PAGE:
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Item #: CWB13249
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Newspapers of the late 19th and early 20th centuries contain advertisements for patent medicines and other "snake oil” type medicines that were guaranteed to cure every imaginable ailment. Usually, these medicines contained nothing more than sugar water, alcohol, addictive drugs, and even traces of chemicals that would be considered poison.Ads almost always included testimonials from people who were upstanding members of the community and had supposedly tried the product being sold. Occasionally a recommendation would come from a doctor. Almost all of them had something in common – the person making the recommendation was often from some other far-off state. This left the buyer in a position where they had to trust that the newspaper was accurate, somewhat like buying products off of a late-night infomercial today and discovering it was too good to be true.Technology in the 21st century allows us to search old newspapers from across the country and find references to our local area that were being run in other states. Recently, my eye caught an advertisement in a newspaper out of Sacramento, California, dated July 10, 1907. The ad is written in paragraph form as if it’s a news story. In giant bold letters at the top, it says, "DOCTORS PRESCRIBE” and is followed by, "Dr. W.S. Lewis, prominent physician of Canton, Pa., says: ‘I have used Duffy’s Pure Malt Whiskey for years, and regard it as the safest and most reliable tonic stimulant.’ The well-known temperance doctor recalls in his letter a case of a minister’s son whose life he saved by the use of Duffy’s Pure Malt Whiskey.”Then the testimonial begins. "On October 1st, 1906, Dr. Lewis wrote: ‘I take pleasure in advising you that I have used Duffy’s Malt Whiskey in the sick-room for many years, and consider it the purest, safest and most reliable tonic-stimulant I ever used. Even with children it never has any nauseous effect. Some fourteen years ago, I recall very distinctly having a case of sthenic bronchitis in Edwin, son of Benjamin Tracy, minister of the Methodist Episcopal Church, Canton, Pa. One evening I was summoned in haste and found the patient dying from sheer exhaustion, hurried out my hypodermic needle and injected one-half ounce of Duffy’s Malt Whiskey in each limb. To the surprise of all, the boy began to breathe and could soon take a little Duffy’s Malt Whiskey in milk. Brother Tracy was a rank temperance man but said that thereafter he would never condemn whiskey when used in the proper place, being satisfied it saved his boy’s life. I have been a temperance man all my life but have always been a firm believer in the use of Duffy’s Pure Malt Whiskey for medicinal purposes. I also claim that after one has passed fifty-five years (for then one is on the downward path of life), one should take Duffy’s Malt Whiskey as a tonic-stimulant. It renovates the system, opens up the secretions, gives life and vigor to the generally broken-down tissue and increases longevity. I have no other interest, either direct or indirect, in Duffy’s Malt Whiskey than that it has proven to me a genuine article in these days of adulterations.’ The doctor’s letter is one taken at random from thousands of similar ones received extolling the virtues of this great family medicine.”Edwin would have been around 31 years old at the time the circumstances described took place. Whether the injection of whiskey into his limbs actually did anything or not, he did live until almost 85 years of age.The ad goes on to say, "Duffy’s Pure Malt Whiskey is distilled wholly from malted grain by a most expensive method which has never been made public. This private process ensures quality and flavor. Its softness, palatability and freedom from those injurious substances found in other whiskies make it acceptable to the most sensitive stomach. It acts as an antitoxin which destroys and drives out all disease germs. Its results are free from that depressing effect caused by poisoning the blood with many medicines. It is a tonic and invigorant for old and young, and its medicinal properties make it invaluable to overworked men, delicate women and sickly children. Duffy’s Pure Malt Whiskey has been analyzed many times by the best chemists during the past fifty years and has always been found to be absolutely pure. CAUTION – When you ask your druggist, grocer or dealer for Duffy’s Pure Malt Whiskey be sure to get the genuine. It’s the only absolutely pure medicinal malt whiskey and is sold in sealed bottles only; never in bulk. Price $1.00. Look for the trade-mark, the ‘Old Chemist,’ on the label, and make sure the seal over the cork is unbroken. Illustrated medical booklet and doctor’s advice free. Duffy Malt Whiskey Co., Rochester, N.Y.”Duffy’s Pure Malt Whiskey was made in Rochester, New York, by distiller Walter B. Duffy. Unlike the other patent medicines of his time that secretly incorporated alcohol in their product, Duffy proudly proclaimed that his medicine was in fact whiskey. During the Spanish American War, taxes were levied on liquor, but the deputy commissioner of Internal Revenue ruled that Duffy’s Pure Malt Whiskey was considered medicine and therefore exempt from taxation. Duffy then promoted his product as the only whiskey recognized by the U.S. government as medicine.In 1905, Duffy ran an ad showing the pictures of what were purported to be three clergymen who endorsed the use of Duffy’s Pure Malt Whiskey. A journalist with "Collier’s Weekly” looked into this claim and discovered one man ran a "get-married-quick” business and accepted $10 for his image to be used. The second man was a racehorse owner and internal revenue collector. The third man was an actual clergyman who was forced to resign by his congregation once the ad came out. An 11-part series on patent medicine in "Collier’s” exposed Duffy as a fraud and led to the passage of the Pure Food and Drug Act in 1906, finally preventing companies from hiding what was in their product. This led to the end of the patent medicine era in the United States. Walter B. Duffy died in 1911. In the end, Duffy’s Pure Malt Whiskey was found to be nothing more than whiskey with a little sweetener added to make it more palatable for the ladies and children.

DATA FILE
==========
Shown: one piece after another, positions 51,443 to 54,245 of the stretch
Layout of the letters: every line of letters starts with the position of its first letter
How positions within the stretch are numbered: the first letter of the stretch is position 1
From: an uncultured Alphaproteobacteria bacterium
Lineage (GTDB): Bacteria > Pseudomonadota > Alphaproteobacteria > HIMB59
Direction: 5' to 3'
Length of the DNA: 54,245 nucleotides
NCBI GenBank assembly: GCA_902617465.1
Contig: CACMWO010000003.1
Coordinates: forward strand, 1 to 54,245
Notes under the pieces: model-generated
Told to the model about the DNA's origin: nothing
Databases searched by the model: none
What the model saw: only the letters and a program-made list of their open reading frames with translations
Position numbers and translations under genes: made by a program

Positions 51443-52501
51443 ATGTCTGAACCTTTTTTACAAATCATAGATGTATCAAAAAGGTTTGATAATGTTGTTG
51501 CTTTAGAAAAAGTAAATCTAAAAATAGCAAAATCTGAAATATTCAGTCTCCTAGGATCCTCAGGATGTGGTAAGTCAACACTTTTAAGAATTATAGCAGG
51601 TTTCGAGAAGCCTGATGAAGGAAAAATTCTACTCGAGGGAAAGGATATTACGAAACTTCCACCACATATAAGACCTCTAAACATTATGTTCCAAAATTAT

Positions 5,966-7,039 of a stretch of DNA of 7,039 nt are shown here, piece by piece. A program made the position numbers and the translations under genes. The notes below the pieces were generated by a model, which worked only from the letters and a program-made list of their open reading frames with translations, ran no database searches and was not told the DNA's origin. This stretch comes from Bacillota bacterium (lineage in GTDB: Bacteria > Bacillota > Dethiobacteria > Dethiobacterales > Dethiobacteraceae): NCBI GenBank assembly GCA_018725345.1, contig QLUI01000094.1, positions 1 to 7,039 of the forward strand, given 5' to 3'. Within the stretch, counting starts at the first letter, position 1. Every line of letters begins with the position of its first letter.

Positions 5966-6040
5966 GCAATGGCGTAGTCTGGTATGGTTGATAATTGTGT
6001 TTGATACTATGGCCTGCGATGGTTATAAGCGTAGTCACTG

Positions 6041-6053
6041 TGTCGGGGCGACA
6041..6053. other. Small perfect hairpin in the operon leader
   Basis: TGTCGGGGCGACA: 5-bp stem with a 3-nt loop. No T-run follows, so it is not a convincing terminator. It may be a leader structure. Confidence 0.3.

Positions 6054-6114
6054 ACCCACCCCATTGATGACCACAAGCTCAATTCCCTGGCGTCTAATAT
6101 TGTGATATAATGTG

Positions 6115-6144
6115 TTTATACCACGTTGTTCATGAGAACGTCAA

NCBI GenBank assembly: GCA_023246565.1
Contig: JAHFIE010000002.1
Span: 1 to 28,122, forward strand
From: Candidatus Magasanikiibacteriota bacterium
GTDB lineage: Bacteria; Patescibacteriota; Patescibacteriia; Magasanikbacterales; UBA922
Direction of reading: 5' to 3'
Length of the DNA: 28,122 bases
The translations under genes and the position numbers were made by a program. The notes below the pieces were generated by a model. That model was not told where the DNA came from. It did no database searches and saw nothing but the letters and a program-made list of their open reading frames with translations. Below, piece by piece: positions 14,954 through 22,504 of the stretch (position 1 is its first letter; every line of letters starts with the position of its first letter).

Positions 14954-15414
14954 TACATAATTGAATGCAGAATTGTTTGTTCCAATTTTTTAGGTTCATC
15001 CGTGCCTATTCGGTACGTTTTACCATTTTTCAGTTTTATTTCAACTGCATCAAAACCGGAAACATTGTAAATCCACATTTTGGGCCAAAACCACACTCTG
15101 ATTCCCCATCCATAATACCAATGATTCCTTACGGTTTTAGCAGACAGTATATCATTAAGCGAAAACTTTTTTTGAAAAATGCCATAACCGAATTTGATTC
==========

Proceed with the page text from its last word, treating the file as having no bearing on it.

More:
Shipping Weight: 1 lb
Item # CWB13249
 $45.00 USD